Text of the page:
Anyone who has knelt to admire a wildflower up close can visualize the features of additional specimens further away, even if the flowers appear only as mere specks of color, because the mind will make the necessary associations on the fly. Unfortunately, many photographers learn the hard way that those same flowers might not seem nearly as interesting or as important when they appear as distant bits of color in a photograph. On the other hand, a photo that shows only a close view of some flowers misses out their context. By using a wide-angle lens, we can put the experience of seeing both near and far back together again for the viewer, thereby providing an impression of a place that is more immersive. Conversely, our minds have a tremendous ability to focus in on a distant feature while subconsciously excluding much that is within sight. Telephoto lenses work much in the same way, showing viewers what we find interesting or important. Therefore, even focal lengths that fall far outside the most ‘natural’ range for our eyes can still produce photographs that are very rooted in relatable experiences of viewing and offer some wonderful creative options for visual storytelling.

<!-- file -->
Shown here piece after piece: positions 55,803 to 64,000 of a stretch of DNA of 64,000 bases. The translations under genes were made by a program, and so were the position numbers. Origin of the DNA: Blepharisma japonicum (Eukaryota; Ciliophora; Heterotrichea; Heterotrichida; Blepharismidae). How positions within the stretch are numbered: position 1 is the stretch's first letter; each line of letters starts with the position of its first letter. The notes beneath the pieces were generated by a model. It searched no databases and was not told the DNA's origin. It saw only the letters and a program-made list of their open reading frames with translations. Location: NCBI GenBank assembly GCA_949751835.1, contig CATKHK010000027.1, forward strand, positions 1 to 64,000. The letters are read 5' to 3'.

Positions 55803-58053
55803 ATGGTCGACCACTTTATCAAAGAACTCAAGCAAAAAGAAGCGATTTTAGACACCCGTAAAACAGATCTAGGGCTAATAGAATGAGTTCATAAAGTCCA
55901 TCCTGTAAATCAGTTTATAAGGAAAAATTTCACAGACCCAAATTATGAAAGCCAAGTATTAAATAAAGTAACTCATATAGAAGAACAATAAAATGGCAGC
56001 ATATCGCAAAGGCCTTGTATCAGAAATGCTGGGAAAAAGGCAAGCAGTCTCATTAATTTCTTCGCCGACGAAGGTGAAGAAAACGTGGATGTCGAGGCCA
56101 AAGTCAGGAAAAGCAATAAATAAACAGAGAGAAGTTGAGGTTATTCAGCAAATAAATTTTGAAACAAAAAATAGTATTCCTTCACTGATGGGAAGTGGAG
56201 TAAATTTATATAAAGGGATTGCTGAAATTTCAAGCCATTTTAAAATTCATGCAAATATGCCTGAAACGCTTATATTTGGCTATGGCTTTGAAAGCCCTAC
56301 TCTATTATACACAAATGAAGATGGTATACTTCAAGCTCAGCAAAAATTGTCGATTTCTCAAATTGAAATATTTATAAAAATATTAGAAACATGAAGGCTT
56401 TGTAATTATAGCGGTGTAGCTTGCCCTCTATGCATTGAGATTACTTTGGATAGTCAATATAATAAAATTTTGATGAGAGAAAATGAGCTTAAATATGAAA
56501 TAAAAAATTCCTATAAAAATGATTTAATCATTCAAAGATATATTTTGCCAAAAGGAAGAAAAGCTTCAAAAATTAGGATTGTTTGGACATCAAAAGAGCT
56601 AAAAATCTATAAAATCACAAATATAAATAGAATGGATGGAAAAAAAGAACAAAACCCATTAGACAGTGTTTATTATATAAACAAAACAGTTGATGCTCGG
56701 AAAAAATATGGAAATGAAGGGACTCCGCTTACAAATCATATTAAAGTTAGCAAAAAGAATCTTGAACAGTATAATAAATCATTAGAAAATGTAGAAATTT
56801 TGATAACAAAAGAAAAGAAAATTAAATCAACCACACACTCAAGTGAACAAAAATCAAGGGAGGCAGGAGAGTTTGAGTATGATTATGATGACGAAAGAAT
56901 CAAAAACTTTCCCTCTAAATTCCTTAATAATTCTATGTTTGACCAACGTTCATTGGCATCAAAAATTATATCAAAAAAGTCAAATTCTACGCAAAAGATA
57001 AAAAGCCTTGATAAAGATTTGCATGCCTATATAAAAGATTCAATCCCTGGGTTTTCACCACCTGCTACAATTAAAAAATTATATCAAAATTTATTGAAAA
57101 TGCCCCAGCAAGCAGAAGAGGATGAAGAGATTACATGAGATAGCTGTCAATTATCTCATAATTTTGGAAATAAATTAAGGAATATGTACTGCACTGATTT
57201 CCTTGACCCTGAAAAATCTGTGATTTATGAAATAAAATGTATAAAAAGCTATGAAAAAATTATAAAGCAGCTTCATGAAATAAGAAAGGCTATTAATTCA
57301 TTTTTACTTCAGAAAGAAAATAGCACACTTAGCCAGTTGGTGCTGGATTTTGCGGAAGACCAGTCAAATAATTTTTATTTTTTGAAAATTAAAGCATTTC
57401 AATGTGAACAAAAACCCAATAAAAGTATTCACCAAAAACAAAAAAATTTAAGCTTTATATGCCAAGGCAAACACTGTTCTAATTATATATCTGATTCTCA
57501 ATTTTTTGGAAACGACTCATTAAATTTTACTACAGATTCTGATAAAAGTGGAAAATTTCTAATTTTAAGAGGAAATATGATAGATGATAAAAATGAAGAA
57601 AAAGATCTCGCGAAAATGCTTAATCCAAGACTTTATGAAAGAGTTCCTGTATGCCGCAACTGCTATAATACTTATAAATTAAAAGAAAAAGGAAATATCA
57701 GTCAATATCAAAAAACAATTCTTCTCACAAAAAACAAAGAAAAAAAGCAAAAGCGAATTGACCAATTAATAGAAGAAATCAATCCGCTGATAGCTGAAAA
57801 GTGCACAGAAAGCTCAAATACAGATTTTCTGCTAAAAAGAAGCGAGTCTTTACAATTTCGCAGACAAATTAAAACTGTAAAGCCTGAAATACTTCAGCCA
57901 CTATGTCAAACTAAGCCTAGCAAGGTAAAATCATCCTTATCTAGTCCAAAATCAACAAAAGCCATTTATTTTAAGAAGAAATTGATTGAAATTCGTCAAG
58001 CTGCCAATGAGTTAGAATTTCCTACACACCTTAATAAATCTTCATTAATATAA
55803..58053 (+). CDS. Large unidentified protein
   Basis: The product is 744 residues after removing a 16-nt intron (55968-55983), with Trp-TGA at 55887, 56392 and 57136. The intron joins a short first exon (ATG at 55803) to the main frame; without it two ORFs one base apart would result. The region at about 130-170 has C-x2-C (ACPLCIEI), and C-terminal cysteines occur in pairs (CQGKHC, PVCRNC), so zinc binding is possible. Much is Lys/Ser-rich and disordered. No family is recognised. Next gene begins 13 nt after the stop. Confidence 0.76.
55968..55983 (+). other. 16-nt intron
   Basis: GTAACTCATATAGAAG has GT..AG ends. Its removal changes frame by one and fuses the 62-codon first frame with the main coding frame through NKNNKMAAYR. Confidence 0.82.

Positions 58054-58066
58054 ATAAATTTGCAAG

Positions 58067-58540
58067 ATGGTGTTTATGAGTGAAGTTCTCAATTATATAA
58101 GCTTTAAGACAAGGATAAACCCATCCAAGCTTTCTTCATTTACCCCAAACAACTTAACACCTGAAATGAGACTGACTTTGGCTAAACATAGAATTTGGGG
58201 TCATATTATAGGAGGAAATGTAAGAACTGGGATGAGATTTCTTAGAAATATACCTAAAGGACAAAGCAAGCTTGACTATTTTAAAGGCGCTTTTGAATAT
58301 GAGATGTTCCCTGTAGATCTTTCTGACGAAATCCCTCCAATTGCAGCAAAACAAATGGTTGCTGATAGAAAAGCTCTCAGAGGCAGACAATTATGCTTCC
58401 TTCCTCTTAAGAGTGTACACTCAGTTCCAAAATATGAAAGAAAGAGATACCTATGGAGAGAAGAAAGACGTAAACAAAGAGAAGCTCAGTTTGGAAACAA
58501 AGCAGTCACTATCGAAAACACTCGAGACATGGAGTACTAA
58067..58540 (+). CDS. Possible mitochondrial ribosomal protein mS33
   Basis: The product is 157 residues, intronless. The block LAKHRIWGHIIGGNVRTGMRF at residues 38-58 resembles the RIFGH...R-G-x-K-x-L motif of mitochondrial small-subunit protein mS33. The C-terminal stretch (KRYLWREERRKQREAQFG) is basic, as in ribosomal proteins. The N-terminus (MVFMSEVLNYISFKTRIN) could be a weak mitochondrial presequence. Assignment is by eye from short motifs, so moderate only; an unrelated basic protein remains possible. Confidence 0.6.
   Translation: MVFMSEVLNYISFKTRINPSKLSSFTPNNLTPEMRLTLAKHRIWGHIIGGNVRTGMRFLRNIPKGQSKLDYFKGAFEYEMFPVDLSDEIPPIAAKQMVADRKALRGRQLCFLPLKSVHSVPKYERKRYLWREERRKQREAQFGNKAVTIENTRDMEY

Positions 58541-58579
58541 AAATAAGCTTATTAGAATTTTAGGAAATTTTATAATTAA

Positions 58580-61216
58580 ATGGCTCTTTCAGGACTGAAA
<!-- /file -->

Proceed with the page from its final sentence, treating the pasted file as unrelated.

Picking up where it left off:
Going Wide: Expansion, Immersion, and Context
Although the term ‘wide-angle’ implies that width is the defining characteristic of this category, more often than not, it’s the ability of such lenses to suggest depth that makes them shine. The idea that wide-angle lenses work well for panoramic vistas makes intuitive sense, but using them for this purpose is far from straightforward. Indeed, a wide focal length can provide a sense of horizontal expansiveness, but it also expands a scene’s depth from front to back. A very wide focal length tends to place a strong emphasis on the area immediately surrounding the photographer, so if that area is not a compelling part of the visual ‘story,’ then it will appear extraneous and will detract from the areas where the real interest lies. Oftentimes the most effective choice for emphasizing a landscape’s panoramic qualities is to photograph it as a panorama, shooting a series of frames at a ‘normal’ focal length with the goal of producing a ‘stitched’ image in a wide aspect ratio.